edgar - That must have taken so much courage to lay your soul bare like that. I can see you were not looking for sympathy, so I will not insult you by offering it. Rather I will thank you for showing me that while my own background was one of poverty and depression, it was rich in so many ways.
0 Replies
 
NickFun
 
  1  
Reply Sat 18 Nov, 2006 09:15 pm
Edgar, I have read that you can judge the character of a man by the size of the obstacle it takes to knock him down. There is no doubt, you are one of the greatest!
0 Replies
 
ossobuco
 
  1  
Reply Sat 18 Nov, 2006 09:18 pm
Thank you.
0 Replies
 
CalamityJane
 
  1  
Reply Sat 18 Nov, 2006 09:24 pm
Edgar, for those of us who have never felt hunger or poverty, your story
is a good reminder that we as a society have an obligation to help the
less fortunate while at the same time allowing them to keep their dignity.

I know you're of Mexican descent and we have so many legal and illegal aliens in our southern states who are dirt poor, yet never ask for a hand out. They are all willing to work for their daily bread and are proud to
being able to support their families, even the ones that are at home in
Mexico.

They all deserve our respect and not our pity.
0 Replies
 
blacksmithn
 
  1  
Reply Sat 18 Nov, 2006 09:29 pm
Wow.

Your story took my breath away. There are no words...

Thank you for your courage and honesty.
0 Replies
 
flushd
 
  1  
Reply Sun 19 Nov, 2006 04:32 am
Edgar,

Thank you. You put words to an experience where there is that cloak of silence and shame all too often. So many of us, silenced and at a loss for what to do or say.

Your story truly drives home the importance of words, their power, and the courage it takes to find one's own voice and use it.

I love your stories and poems. You tell the truth. So rare.

Thank you for not varnishing over the cruelty and abuse. More of us need to hear that though it can seem like we are the only one in the world all alone - there are others out there who have been there and are there, and it is not a personal fault. There's too many suffering in silence.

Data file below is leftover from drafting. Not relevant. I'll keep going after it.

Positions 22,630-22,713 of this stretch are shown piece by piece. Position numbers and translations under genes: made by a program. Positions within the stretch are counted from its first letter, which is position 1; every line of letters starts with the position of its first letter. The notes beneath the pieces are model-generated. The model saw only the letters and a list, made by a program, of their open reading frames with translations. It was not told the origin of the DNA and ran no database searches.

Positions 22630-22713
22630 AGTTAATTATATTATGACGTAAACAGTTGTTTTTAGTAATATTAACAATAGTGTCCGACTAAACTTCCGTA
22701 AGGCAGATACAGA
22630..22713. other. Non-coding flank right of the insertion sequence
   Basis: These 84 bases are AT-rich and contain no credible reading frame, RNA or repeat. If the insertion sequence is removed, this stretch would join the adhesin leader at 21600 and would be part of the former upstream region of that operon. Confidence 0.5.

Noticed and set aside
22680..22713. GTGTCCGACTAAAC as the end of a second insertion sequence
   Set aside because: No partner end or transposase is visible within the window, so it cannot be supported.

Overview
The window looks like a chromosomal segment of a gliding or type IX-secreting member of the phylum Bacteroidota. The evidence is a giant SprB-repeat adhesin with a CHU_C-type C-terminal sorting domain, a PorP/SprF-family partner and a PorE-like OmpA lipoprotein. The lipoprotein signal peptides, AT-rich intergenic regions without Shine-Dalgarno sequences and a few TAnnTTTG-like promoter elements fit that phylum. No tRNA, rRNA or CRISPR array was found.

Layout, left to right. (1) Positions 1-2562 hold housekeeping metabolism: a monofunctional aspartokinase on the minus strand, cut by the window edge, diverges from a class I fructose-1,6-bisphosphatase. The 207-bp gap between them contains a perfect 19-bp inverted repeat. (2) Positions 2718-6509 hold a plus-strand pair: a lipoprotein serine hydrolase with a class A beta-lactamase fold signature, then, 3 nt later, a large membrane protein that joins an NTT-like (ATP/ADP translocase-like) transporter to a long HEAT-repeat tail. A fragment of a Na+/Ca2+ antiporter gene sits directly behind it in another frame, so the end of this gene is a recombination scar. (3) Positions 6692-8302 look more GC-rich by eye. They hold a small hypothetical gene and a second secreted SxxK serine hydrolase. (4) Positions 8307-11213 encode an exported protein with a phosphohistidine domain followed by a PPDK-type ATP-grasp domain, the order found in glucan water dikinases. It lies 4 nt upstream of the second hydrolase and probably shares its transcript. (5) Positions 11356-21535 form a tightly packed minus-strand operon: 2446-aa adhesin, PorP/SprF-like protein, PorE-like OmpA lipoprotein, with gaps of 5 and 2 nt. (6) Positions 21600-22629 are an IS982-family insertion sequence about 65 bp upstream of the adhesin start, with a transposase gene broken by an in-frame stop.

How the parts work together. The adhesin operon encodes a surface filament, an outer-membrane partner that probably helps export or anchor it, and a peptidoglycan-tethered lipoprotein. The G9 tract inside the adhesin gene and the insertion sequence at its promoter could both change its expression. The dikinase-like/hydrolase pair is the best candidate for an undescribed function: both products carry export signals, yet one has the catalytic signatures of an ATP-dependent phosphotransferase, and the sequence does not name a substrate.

Sincere gratitude and love to you.
I also agree with your views on welfare. I'd love to discuss it, but not on this thread.
0 Replies
 
Francis
 
  1  
Reply Sun 19 Nov, 2006 04:40 am
Edgar, I knew you were a man of courage and I admire your achievements.
0 Replies
 
dadpad
 
  1  
Reply Sun 19 Nov, 2006 04:51 am
Edgar, you'll be welcome in my shed for a beer and a yarn anytime.

I'll tell the other blokes, he dont say much but when he does you sit up and pay attention.
0 Replies
 
Dutchy
 
  1  
Reply Sun 19 Nov, 2006 05:37 am
Edgar, I don't often wander the threads, but today was an exception and I'm so very pleased I did, otherwise I would have missed your awe-inspiring story. You are not only a man of great mettle but also one with a great deal of wisdom. Your message comes through loud and clear. I trust it will be read by many, it is worthy of a special 'Achievement Award'.
0 Replies
 
edgarblythe
 
  1  
Reply Sun 19 Nov, 2006 07:43 am
I thank you all for your wonderful responses. I was afraid to even look in here this morning. It's good to know the gist of the message seems to have gotten through. My own children were not teated to an ideal beginning, but all are functioning on their own and have nice families.
0 Replies
 
edgarblythe
 
  1  
Reply Sun 19 Nov, 2006 07:46 am